New Report Says U.S. Is "Burning Our Rivers"
More than half of fresh surface water withdrawn goes to electricity production; some is polluted, some is evaporated, and most of it is warmed, altering ecosystems and killing aquatic life. Coal, including mining, is the biggest offender, followed by nuclear power: two nuclear power plants in Georgia, for example, use more water than all the residents of Atlanta, Augusta, and Savannah combined.
Natural gas, which this year generated as much electricity as coal in the U.S., also has a significant water footprint—even though the report does not address hydraulic fracturing (“fracking”) due to lack of data. Hydropower, despite its green reputation, causes about 9 billion gallons a day to evaporate from reservoir surfaces. The authors conclude that, in addition to shifting to virtually zero-water-footprint technologies like wind and solar, modernizing “once-through” cooling systems in existing power plants could save more water than all U.S. residential water conservation programs combined. For more information, see.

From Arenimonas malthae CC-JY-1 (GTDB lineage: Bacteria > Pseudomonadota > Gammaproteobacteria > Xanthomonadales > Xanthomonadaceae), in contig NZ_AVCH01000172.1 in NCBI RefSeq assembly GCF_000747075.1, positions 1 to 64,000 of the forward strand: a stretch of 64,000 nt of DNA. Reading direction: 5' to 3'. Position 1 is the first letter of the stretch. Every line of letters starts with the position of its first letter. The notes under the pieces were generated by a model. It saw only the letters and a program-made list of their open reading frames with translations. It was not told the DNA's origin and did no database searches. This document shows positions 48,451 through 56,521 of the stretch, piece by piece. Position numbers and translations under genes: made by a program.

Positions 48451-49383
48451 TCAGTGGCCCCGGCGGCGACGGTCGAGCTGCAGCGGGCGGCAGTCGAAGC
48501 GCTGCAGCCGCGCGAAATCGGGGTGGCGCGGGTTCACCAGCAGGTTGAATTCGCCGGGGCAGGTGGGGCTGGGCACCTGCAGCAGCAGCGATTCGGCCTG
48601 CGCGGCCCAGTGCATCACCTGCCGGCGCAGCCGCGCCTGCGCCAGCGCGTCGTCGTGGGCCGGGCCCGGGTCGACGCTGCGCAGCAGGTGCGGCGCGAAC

Weaver, E. (2012, July 30). New Report Says U.S. Is "Burning Our Rivers". Retrieved from https://www.buildinggreen.com/newsbrief/new-report-says-us-burning-our-rivers